If you have read the other articles here about trust, you should have a pretty good grasp now of what trust is, how it works, and how things can go wrong. Now it is time to make sure you are integrating this into your own world.
This exercise is intended to challenge you to become more aware of trust in your work, and also, perhaps most importantly of all, move you towards building greater levels of trust in your relationships.
Think of someone whom you trust…
- What do they do which tells you that you can rely on them?
- What don’t you trust them with?
Think of someone whom you don’t trust…
- What do they do which tells you that you cannot trust them?
- What can you trust them with?
- What have you done which could have contributed to the lack of trust?
Can you think of an example of when someone did not trust you? What happened? Why?
What do you do which inspires others to trust you?
What things do you do which could cause people to distrust you?
What can you do to increase your predictability/reliability?
What else can you do to increase trust in your key relationship
Colin Gautrey is becoming the most sought-after expert in power and influence by ambitious and talented professionals who are serious about accelerating their careers and their results. But, Colin is certainly not for the faint-hearted.
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Other articles by Colin:
Building Trust in a New Relationship
The importance of trust in building long-term relationships should be evident to all. A few months back, I suggested a few ways of Building Trust Beyond the Obvious and here I want to step back a little and explore how trust begins when we meet someone for the first time. Understanding the process by which trust emerges can enhance the possibility that you will get it moving a little quicker ― trust doesn’t have to take a lifetime to build.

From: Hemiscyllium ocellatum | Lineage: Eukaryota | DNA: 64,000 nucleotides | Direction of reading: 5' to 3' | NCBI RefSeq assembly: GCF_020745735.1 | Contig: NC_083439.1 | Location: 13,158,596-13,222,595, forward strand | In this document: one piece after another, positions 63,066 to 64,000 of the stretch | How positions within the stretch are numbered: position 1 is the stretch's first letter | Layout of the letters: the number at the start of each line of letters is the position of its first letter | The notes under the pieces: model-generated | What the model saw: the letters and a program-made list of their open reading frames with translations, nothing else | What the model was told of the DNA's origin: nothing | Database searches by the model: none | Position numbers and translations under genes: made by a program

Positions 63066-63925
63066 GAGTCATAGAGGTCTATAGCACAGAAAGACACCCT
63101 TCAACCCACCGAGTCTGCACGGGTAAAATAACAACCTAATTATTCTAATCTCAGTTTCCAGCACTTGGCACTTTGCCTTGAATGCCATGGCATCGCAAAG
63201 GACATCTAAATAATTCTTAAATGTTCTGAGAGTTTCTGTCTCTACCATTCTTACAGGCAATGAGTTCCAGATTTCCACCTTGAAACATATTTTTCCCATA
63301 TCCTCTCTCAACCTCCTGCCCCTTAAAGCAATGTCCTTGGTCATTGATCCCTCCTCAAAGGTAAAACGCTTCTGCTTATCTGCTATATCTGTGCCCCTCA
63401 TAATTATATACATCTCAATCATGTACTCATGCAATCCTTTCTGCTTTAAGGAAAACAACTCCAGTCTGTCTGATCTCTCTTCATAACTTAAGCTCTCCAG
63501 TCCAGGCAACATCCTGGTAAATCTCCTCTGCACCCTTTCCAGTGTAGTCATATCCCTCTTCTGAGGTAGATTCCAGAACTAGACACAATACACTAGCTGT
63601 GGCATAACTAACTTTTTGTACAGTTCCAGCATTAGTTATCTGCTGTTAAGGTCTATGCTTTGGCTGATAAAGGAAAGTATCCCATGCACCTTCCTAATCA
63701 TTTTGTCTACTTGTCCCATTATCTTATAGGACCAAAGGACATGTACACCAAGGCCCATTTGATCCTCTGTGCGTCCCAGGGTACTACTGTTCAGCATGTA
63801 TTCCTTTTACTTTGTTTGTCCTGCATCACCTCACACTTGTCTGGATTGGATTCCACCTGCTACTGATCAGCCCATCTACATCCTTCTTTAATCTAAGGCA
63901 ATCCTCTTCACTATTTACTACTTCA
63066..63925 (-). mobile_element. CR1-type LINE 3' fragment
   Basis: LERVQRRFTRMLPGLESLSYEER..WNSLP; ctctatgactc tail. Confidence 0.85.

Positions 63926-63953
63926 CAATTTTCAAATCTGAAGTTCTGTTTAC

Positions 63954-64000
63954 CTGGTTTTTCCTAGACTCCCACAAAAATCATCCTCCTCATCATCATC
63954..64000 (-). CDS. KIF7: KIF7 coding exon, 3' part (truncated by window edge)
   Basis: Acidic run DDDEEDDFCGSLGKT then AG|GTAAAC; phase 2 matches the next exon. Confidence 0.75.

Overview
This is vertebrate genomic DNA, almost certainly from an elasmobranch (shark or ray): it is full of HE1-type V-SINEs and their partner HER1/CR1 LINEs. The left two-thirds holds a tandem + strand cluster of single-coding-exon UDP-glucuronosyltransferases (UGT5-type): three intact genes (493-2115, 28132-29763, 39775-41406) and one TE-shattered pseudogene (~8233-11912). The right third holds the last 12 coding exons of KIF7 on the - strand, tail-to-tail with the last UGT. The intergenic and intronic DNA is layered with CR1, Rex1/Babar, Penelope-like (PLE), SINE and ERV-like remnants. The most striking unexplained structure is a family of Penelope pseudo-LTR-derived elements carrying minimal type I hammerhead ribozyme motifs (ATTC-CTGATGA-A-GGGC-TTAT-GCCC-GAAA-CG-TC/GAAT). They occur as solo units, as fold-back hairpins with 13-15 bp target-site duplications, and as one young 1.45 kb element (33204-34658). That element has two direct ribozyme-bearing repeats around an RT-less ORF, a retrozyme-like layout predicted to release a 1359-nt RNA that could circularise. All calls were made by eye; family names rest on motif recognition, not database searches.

Assuming you have already read Trust and Integrity Made Simple, you will understand that both parties will have mutual feelings of trust, and that these levels may vary. The best relationships have broadly equal feeling of trust on both sides. Any serious imbalance is going to cause problems, sooner or later…
Are You Worth Trusting? You Sure?
Obvious answer – of course you are! You know that. But, do they?
It is far easier that you may realise for others to distrust you. You don’t need to do anything wrong to see their level of trust in you dip. Indeed, it may be nothing whatsoever to do with you. However, the negative impact on your work will be big.
Below I am going to share thirteen reasons why trust may be declining around you – then you can take steps to arrest any decline, or make sure it doesn’t start to drop in the first place.
Before I do that…
I’m Right, You’re Wrong: Influence Undercurrents
There is a particularly unhelpful undercurrent flowing beneath the surface of many influencing attempts.
Over the last few weeks I have spoken to many people. It is part of my research into the challenges that are holding people back from success. In many of them, I am getting the feeling that they hold the opinion that the person they wish to influence is wrong.
For example, Jane. She wanted to know how to influence her boss, Lukas. She wanted him to support a particular project she was desperate to get off the ground. Jane took me through the rational argument. It was a no-brainer, “Why doesn’t he get it? It’s obvious we should do it!”
As we talked I could feel…